KUALA LUMPUR, Nov 17 ― When British medical journal The Lancet in 2014 crowned Malaysia the most obese country in Asia, many Malaysians expressed their agreement over social media.
That study also said this affected almost half the population and that the condition has been on the rise in the continent for the past few years.
So, when in late July the National Diabetes Institute declared Malaysia having the highest rate of diabetes cases in Asia, and one of the highest in the world, are we surprised?
The International Diabetes Federation reported there were more than 3,492,600 cases of diabetes in Malaysia in 2017.
The correlation between unhealthy diets and the onset of Type 2 diabetes has been proven by many scientific studies conducted over the last decades.
“We see a rise in young people getting Type 2 diabetes in Malaysia. Some patients are in their late teens and early 20s. Also, half of those with diabetes do not know they have it.
“A lot of people are aware of the risk of bad diets but this has not transferred into action,” said Prof Datuk Dr Ikram Shah Ismail, who is the president of Diabetes Malaysia.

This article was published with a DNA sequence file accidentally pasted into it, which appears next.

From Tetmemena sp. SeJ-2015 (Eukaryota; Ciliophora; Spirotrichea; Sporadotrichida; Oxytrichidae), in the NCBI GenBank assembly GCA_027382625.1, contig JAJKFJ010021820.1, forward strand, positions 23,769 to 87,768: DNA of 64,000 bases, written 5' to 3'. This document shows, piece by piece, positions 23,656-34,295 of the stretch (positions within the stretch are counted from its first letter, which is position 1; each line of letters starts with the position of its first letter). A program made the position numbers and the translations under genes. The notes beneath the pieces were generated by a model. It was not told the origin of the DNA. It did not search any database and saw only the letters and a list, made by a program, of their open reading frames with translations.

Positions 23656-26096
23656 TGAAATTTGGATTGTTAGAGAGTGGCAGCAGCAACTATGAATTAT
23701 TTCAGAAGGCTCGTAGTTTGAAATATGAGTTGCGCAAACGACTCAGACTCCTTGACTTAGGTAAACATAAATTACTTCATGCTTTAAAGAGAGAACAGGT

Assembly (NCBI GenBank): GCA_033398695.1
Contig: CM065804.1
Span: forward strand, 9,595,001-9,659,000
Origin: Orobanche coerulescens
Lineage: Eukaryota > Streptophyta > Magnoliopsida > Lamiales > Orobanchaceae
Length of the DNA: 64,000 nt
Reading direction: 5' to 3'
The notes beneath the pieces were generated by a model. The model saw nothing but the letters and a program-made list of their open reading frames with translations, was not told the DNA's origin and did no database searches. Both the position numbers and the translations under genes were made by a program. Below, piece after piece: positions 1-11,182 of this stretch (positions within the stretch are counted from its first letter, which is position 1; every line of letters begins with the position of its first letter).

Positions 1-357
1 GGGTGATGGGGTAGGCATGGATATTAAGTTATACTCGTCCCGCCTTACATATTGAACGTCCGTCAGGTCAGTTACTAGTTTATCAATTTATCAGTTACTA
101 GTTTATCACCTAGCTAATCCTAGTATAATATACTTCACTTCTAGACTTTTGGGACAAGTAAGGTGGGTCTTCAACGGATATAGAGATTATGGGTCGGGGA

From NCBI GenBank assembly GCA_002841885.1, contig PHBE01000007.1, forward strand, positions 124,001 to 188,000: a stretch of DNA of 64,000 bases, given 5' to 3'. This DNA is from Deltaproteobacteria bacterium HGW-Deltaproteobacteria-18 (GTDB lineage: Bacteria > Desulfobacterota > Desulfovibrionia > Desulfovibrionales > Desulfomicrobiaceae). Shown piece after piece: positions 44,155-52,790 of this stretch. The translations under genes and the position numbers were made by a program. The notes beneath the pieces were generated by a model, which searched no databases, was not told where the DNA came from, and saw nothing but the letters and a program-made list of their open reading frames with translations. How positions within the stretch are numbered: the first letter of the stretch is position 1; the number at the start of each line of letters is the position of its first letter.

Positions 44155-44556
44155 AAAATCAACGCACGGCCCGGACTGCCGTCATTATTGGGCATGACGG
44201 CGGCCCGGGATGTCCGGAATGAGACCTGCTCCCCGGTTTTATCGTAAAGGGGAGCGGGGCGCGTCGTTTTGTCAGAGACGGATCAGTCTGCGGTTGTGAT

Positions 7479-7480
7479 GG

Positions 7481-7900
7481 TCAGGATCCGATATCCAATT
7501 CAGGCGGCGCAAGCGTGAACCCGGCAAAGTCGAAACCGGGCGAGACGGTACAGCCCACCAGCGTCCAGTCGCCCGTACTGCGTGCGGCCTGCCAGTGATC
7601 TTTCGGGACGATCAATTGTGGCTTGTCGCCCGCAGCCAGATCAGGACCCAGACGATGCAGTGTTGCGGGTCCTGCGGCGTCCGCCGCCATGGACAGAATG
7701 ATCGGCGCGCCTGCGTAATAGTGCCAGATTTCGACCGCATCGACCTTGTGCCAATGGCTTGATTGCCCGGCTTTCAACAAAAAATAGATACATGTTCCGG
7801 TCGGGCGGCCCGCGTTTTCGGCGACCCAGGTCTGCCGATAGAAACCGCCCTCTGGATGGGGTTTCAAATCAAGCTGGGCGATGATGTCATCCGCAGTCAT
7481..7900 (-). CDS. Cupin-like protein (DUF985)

“In addition to awareness campaigns, we need other measures. For example, the soda tax that was announced in the recent Budget is a good start.”
In the Budget 2019 announcement, the government announced that an excise tax of 40 sen per litre on sweetened beverages will be imposed from April 1, 2019.
Dr Ikram also said the suggestion made in January to limit the opening hours of local eateries, was a good idea.
“We need to enforce the message to the public that obese people are more susceptible to diabetes.
“Although certain genes that one inherits may contribute to getting diabetes, ultimately the decision to lead a healthier life lies with that person.
“I’m glad to see that the government is taking this issue seriously.”
He applauded the increased of covered walkways in the city as it encourages Malaysians to walk more, especially to and from offices and train stations.
“If our 93-year-old prime minister can cycle around Putrajaya, we all can do it too, seeing many of us are much younger,” he said.
The Federation defines Type 1 diabetes as an auto-immune reaction where the body’s defence system attacks the cells that produce insulin.
People with Type 1 diabetes produce very little or no insulin.